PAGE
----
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Shared content addressing protocol (SCAP): optimizing multimedia content distribution at the transport layer

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Abstract
In recent years, the networking community has put a significant research effort in identifying new ways to distribute content to multiple users in a better-than-unicast manner. Scalable delivery is more important now video is the dominant traffic type and further growth is expected. To make content distribution scalable, in-network optimization functions are needed such as caches. The established transport layer protocols are end-to-end and do not allow optimizing transport below the application layer, hence the popularity of overlay application layer solutions located in the network. In this paper, we introduce a novel transport protocol, the Shared Content Addressing Protocol (SCAP) that allows in-network intermediate elements to participate in optimizing the delivery process, using only the transport layer. SCAP runs on top of standard IP networks, and SCAP optimization functions can be plugged-in the network transparently as needed. As such, only transport protocol based intermediate functions need to be deployed in the network, and the applications can stay at the topological end points. We define and evaluate a prototype version of the SCAP protocol using both simulation and a prototype implementation of a transparent SCAP-only intermediate optimization function.
Keywords
Caching, Buffering, Content Distribution, Multicast, Networking, Retransmission, SCAP, Scheduling, Streaming, Time-Shift, Transport protocol, Transparent

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Citation

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Chicago
De Schepper, Koen, Bart De Vleeschauwer, Chris Hawinkel, Werner Van Leekwijck, Jeroen Famaey, Wim Van de Meerssche, and Filip De Turck. 2012. “Shared Content Addressing Protocol (SCAP): Optimizing Multimedia Content Distribution at the Transport Layer.” In IEEE IFIP Network Operations and Management Symposium, ed. Filip De Turck, Luciano Paschoal Gaspary, and Deep Medhi, 302–310. New York, NY, USA: IEEE.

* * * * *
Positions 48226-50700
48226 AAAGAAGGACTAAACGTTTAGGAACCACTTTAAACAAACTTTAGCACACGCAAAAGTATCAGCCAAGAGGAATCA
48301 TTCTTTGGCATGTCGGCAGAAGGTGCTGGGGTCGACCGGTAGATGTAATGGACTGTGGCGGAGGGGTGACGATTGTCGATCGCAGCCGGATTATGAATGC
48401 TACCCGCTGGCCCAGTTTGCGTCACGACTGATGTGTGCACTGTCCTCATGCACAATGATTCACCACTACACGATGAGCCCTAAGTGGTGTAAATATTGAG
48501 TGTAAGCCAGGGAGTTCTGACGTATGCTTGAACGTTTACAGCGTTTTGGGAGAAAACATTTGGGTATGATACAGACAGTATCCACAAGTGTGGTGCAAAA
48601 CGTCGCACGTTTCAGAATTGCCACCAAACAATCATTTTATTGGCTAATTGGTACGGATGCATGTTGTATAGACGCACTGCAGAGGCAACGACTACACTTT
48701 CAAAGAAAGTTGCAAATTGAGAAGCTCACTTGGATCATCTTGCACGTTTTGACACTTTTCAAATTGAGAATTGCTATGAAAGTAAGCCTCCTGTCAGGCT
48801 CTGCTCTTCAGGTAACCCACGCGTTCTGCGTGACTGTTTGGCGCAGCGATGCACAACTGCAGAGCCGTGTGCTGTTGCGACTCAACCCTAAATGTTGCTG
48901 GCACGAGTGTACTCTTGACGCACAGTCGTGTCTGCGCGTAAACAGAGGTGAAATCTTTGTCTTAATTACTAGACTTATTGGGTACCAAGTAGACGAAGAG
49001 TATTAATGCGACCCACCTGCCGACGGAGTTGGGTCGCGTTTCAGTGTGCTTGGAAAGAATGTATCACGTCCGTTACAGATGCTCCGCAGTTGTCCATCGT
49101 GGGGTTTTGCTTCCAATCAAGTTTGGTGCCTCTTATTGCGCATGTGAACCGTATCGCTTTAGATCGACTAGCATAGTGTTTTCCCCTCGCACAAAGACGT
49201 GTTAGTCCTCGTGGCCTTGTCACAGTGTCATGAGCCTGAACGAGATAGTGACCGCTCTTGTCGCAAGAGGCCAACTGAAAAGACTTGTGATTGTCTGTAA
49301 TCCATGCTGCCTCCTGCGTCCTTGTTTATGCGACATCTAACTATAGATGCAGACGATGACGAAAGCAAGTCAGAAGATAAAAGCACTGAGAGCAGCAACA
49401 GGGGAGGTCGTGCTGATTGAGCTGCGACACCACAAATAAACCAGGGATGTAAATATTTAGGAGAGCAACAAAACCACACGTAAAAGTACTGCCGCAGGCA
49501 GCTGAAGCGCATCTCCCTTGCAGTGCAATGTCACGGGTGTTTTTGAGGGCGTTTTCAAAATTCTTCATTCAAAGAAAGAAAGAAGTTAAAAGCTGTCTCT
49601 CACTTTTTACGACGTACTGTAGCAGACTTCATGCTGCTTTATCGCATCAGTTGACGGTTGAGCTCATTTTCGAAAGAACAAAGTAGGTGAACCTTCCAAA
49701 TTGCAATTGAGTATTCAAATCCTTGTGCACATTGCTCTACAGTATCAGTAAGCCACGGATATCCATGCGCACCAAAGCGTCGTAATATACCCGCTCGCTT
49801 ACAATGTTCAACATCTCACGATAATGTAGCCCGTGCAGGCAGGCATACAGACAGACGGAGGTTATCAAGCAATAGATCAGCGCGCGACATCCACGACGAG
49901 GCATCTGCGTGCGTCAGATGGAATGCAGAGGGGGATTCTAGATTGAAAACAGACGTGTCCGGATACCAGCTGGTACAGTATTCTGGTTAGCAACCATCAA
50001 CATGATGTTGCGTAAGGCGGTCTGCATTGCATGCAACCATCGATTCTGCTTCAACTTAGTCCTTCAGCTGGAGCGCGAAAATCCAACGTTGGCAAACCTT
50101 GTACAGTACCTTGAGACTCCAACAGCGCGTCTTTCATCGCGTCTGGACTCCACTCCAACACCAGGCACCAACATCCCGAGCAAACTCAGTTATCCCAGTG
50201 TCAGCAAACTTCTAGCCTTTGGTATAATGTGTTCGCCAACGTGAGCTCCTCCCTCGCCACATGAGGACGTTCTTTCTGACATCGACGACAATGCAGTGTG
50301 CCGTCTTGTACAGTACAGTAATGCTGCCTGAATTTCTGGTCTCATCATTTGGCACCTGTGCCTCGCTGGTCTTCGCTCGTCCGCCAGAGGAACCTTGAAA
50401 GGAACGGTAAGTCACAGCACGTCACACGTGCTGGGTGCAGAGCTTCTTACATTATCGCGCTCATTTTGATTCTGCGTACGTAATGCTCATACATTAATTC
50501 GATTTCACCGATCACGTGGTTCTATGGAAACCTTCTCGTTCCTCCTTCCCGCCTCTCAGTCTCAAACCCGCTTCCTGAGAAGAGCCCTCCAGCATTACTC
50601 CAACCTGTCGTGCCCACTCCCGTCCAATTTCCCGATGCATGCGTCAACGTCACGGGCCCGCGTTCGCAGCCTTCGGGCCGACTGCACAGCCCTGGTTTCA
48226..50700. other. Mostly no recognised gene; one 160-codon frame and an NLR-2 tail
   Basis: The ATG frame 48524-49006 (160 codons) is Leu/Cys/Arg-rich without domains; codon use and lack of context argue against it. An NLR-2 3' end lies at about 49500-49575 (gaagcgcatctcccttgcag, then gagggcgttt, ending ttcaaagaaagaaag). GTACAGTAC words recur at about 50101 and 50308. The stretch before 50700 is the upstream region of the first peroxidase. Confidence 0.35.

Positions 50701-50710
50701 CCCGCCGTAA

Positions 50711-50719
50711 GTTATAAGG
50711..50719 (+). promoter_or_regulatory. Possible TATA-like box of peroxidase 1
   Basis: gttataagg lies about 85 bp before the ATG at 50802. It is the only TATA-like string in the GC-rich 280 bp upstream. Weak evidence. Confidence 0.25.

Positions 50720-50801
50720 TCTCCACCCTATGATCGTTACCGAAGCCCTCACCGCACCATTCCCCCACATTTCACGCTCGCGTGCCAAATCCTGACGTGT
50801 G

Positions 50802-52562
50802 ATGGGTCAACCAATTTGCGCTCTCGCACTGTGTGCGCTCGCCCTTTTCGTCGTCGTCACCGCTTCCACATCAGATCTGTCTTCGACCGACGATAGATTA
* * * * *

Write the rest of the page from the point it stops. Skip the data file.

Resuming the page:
APA
De Schepper, K., De Vleeschauwer, B., Hawinkel, C., Van Leekwijck, W., Famaey, J., Van de Meerssche, W., & De Turck, F. (2012). Shared content addressing protocol (SCAP): optimizing multimedia content distribution at the transport layer. In Filip De Turck, L. Paschoal Gaspary, & D. Medhi (Eds.), IEEE IFIP Network Operations and Management Symposium (pp. 302–310). Presented at the 13th IEEE/IFIP Network Operations and Management Symposium (NOMS - 2012), New York, NY, USA: IEEE.
Vancouver
1.
De Schepper K, De Vleeschauwer B, Hawinkel C, Van Leekwijck W, Famaey J, Van de Meerssche W, et al. Shared content addressing protocol (SCAP): optimizing multimedia content distribution at the transport layer. In: De Turck F, Paschoal Gaspary L, Medhi D, editors. IEEE IFIP Network Operations and Management Symposium. New York, NY, USA: IEEE; 2012. p. 302–10.
MLA
De Schepper, Koen, Bart De Vleeschauwer, Chris Hawinkel, et al. “Shared Content Addressing Protocol (SCAP): Optimizing Multimedia Content Distribution at the Transport Layer.” IEEE IFIP Network Operations and Management Symposium. Ed. Filip De Turck, Luciano Paschoal Gaspary, & Deep Medhi. New York, NY, USA: IEEE, 2012. 302–310. Print.
@inproceedings{2914379,
  abstract     = {In recent years, the networking community has put a significant research effort in identifying new ways to distribute content to multiple users in a better-than-unicast manner. Scalable delivery is more important now video is the dominant traffic type and further growth is expected. To make content distribution scalable, in-network optimization functions are needed such as caches. The established transport layer protocols are end-to-end and do not allow optimizing transport below the application layer, hence the popularity of overlay application layer solutions located in the network. In this paper, we introduce a novel transport protocol, the Shared Content Addressing Protocol (SCAP) that allows in-network intermediate elements to participate in optimizing the delivery process, using only the transport layer. SCAP runs on top of standard IP networks, and SCAP optimization functions can be plugged-in the network transparently as needed. As such, only transport protocol based intermediate functions need to be deployed in the network, and the applications can stay at the topological end points. We define and evaluate a prototype version of the SCAP protocol using both simulation and a prototype implementation of a transparent SCAP-only intermediate optimization function.},
  author       = {De Schepper, Koen and De Vleeschauwer, Bart and Hawinkel, Chris and Van Leekwijck, Werner and Famaey, Jeroen and Van de Meerssche, Wim and De Turck, Filip},
  booktitle    = {IEEE IFIP Network Operations and Management Symposium},
  editor       = {De Turck, Filip and Paschoal Gaspary, Luciano  and Medhi, Deep },
  isbn         = {9781467302685},
  issn         = {1542-1201},
  keyword      = {Caching,Buffering,Content Distribution,Multicast,Networking,Retransmission,SCAP,Scheduling,Streaming,Time-Shift,Transport protocol,Transparent},
  language     = {eng},
  location     = {Maui, Hawaii},
  pages        = {302--310},
  publisher    = {IEEE},
  title        = {Shared content addressing protocol (SCAP): optimizing multimedia content distribution at the transport layer},
  year         = {2012},
}

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